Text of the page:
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Deja vu, Again!
My annual market review and analysis will be published next month as a No Jitter feature article, but I thought a sneak preview would be a nice holiday gift for the readers.Since I began this annual article more than 20 years ago in Business Communications Review I often worried that there would be little new to write about from year to year, but something always pops up (even if it is the same old thing presented in a new way). This past year saw the emergence of Software as a Service (SaaS) as one of the popular buzz words du jour. Just as CTI was rejuvenated by renaming it Unified Communications (UC), SaaS is the newest version of hosted services (which had much of its origin as Centrex services). Cisco jumped into SaaS with two feet by announcing Webex Connect, a UC-like SaaS offer, based on its Webex services (SaaS before the term become popular). Not to be outdone, Microsoft teamed up with Broadsoft to announce its own SaaS offer for hosted UC services a mere week after the Cisco announcement. Suddenly everyone is into SaaS. It's the wave of the future unless you consider it going back to the past.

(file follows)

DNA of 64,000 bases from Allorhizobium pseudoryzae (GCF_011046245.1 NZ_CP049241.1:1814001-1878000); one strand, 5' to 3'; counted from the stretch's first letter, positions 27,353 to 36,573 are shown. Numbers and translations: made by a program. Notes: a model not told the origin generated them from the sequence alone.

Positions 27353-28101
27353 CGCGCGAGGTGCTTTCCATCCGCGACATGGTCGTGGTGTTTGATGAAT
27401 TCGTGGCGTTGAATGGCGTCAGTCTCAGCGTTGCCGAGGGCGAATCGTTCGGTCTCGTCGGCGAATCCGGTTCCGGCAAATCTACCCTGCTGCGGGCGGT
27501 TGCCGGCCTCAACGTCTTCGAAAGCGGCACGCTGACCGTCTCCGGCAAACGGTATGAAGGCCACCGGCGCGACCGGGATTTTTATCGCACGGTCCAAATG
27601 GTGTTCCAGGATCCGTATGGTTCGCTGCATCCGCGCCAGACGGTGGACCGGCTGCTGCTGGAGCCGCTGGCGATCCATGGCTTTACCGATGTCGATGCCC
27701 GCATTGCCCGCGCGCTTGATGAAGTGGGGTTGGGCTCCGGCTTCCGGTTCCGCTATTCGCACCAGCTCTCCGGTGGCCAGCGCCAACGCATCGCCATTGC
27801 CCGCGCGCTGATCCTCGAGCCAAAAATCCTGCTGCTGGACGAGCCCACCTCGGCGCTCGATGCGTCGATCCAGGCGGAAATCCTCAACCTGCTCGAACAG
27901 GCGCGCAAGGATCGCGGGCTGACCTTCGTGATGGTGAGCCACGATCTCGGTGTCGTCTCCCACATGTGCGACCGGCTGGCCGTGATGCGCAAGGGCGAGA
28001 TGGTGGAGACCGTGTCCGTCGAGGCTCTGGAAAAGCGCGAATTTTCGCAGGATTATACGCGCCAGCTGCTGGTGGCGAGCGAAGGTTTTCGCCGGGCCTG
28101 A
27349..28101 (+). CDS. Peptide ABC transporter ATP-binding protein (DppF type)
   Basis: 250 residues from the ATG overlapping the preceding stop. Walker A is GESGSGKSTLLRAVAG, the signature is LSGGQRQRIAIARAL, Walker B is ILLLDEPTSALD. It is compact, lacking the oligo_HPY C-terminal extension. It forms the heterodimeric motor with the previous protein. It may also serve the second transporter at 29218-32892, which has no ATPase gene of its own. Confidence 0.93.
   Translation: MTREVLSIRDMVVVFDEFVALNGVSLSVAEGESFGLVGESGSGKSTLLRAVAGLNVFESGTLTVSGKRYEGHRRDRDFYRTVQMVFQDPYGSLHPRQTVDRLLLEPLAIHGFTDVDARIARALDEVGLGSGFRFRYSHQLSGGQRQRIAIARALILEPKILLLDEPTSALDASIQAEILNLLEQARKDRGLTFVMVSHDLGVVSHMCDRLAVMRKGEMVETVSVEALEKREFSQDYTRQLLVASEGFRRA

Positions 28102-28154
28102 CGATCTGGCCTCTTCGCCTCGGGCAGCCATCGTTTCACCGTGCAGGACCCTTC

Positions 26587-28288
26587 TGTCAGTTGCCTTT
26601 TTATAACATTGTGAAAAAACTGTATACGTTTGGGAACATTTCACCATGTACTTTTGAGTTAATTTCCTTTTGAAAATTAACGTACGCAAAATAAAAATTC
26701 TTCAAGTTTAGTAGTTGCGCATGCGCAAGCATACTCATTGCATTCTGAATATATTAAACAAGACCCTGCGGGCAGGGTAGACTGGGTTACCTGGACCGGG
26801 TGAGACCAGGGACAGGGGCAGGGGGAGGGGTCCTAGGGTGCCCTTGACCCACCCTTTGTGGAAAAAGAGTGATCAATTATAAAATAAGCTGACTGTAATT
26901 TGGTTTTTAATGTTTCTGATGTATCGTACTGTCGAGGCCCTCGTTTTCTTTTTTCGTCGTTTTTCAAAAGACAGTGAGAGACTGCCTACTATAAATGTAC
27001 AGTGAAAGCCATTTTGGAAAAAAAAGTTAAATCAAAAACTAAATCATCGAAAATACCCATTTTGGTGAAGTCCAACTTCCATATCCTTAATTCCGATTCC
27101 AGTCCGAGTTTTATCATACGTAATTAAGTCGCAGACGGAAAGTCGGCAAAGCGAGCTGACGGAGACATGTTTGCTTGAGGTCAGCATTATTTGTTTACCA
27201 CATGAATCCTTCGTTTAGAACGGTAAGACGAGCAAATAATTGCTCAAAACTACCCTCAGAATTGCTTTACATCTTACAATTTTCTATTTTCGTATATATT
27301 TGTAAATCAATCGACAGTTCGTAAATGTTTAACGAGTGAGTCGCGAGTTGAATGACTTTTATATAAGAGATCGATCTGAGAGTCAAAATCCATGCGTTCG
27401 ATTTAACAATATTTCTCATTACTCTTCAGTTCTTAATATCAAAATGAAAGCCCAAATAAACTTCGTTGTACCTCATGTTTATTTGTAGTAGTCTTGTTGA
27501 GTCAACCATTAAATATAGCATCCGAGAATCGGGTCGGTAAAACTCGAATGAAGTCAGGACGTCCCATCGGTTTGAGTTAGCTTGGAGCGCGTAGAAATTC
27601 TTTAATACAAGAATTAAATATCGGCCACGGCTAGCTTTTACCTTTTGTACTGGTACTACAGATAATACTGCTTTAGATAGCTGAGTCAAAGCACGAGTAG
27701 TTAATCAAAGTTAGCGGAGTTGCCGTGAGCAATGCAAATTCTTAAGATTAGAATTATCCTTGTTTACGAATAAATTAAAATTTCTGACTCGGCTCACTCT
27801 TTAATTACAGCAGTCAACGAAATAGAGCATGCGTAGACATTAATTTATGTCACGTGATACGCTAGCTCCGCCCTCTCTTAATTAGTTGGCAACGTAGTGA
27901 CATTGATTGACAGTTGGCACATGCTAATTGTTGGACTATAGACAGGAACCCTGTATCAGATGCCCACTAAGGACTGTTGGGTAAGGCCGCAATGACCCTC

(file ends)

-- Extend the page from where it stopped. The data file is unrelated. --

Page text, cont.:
During my days at AT&T (the original AT&T, not the current new AT&T or even the AT&T after the BOC divestiture), when computers were still protected in hermetically sealed-off clean rooms and personal computers had not yet entered the business environment, I was able to access a messaging and word processing service provided by Tymeshare, a computer service bureau, from any computer terminal (CRT terminal equipped with a keyboard and an attached dial-up modem) from anywhere at anytime (as long as an analog telephone was nearby).
Using today's terminology Tymeshare's service was a prehistoric SaaS offer. Although my access to the network was limited (300 bps - 2.4 kbps transmission rates) it nevertheless significantly increased my desktop productivity, because I was able to type, edit, and transmit documents on my own quickly and efficiently, bypassing the dreaded word processing pool that sometimes required several days to produce a final version of a written report. Service bureaus like Tymeshare were eventually done in by desktop personal computers, but in their time they offered white collar workers a better way to create and distribute work product, much in the way a service like Cisco's Webex does today.
SaaS is an enhanced version of something I used decade ago. To borrow a phrase from a song, "Everything old is new again." And it gives me something to write about every year for my annual market review and analysis.